I am at a bit of a loss recently on trends regarding troubleshooting windows 10. I am CompTIA certified, however, small bubbles in the technology or operating system circles often burst without little knowledge or notice by your absent minded mad rhetoric. Currently, I am watching a small row of medicine balls rotate above “Resetting this PC” as the numbered percentage slowly increases below the windows 10 icon.
I only plugged in the recent purchase. A ASUS GTX 750Ti came in the mail today. After a few candid photos of the new purchase which will not ever see the light of instagram, I took my precautions in installing the graphics card. The case was sideways on the anti-static mat for a total of 11 minutes as I performed surgery. Removing a pesky SATA cable of a failed introduction to dual-booting environment I double-checked all of my accessories, plugged in the power then waited patiently as my monitor adjusted to the new power of a dedicated card.
Windows failed to boot. In fact, the bios, complete with that ugly ancient icon flashed and awaited my command. I think I know the actual problem, I set the boot priority to the correct hard drive. In the absence of the hard drive for dual booting, I figured I had mixed the boot priority. Whatever.
With the setup established and everything that I saw could be well — I rebooted to a sad smiley face explaining that Windows 10 had failed to boot into my main hard drive. The main hard drive that I had so patiently waited for, saw in the bios and ran from earlier before the install of my card.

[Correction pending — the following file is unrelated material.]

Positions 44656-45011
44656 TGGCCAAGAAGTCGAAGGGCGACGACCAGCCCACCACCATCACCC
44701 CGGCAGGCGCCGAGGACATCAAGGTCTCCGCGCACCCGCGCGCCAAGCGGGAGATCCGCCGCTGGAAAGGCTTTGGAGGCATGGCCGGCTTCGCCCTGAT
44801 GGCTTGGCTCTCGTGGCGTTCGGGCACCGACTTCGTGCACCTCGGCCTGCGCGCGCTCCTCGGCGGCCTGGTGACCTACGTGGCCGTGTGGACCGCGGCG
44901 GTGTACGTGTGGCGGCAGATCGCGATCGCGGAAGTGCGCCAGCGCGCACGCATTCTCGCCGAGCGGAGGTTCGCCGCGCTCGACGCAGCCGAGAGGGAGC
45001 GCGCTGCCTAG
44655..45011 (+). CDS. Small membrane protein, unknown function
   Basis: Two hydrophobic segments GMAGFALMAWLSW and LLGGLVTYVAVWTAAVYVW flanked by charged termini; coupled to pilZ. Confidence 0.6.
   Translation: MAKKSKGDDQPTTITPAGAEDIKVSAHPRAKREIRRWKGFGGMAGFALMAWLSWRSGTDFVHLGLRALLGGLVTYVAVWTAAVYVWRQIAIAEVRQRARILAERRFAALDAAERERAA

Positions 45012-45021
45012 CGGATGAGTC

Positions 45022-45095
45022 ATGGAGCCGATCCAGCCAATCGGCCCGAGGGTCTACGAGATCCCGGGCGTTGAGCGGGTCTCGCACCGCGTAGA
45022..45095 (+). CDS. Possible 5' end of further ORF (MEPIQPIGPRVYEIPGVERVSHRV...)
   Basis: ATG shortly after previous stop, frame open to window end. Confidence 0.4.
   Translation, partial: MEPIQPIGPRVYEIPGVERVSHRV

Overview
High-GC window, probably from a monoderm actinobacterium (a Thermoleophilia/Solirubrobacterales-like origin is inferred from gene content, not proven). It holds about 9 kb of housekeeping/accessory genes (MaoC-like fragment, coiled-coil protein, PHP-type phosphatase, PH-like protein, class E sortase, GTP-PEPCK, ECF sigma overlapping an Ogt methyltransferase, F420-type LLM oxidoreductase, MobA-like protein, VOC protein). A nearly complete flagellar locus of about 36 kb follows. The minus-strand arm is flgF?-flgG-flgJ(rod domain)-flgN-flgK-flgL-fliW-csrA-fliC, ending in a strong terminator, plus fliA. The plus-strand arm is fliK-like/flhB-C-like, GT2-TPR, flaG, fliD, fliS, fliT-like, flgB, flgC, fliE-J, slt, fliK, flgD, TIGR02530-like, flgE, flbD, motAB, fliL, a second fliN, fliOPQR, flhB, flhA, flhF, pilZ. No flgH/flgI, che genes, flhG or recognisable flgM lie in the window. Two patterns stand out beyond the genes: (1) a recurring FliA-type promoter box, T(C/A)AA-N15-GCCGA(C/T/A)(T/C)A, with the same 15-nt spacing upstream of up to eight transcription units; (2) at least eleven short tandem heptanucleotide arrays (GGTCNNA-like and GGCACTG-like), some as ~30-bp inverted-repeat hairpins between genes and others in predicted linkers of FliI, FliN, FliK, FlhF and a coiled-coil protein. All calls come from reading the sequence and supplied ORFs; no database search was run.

I am worried, no, concerned at the life span of the hard drive as the reset takes place. Hard drives are the bane of any technician, we can swap in and out “good working hard drives” from existing machines only to hear the mechanical failure under the tutting staccato under the lid. Simply put — there is no repairing a hard drive by hand. In fact, hard drive failures are some of the main reasons we relied on a RAID configuration.
Frustration set-aside, I will now patiently await the turn of the events from the current struggle of adjusting to personal PC repair. If I were a novice however, I am sure this purchase to my current machine would have been an install along with some bargaining between myself and a sales person at best-buy or harassing some off shore technical support member until the twilight hours before my work shift.
I sit here and I wait for the repair to finish. Hopefully keeping a few small insignificant settings I personalized on the system in tact while I imagine how immersive I will be in this great new graphics card. Although I heard a pop earlier from the power supply…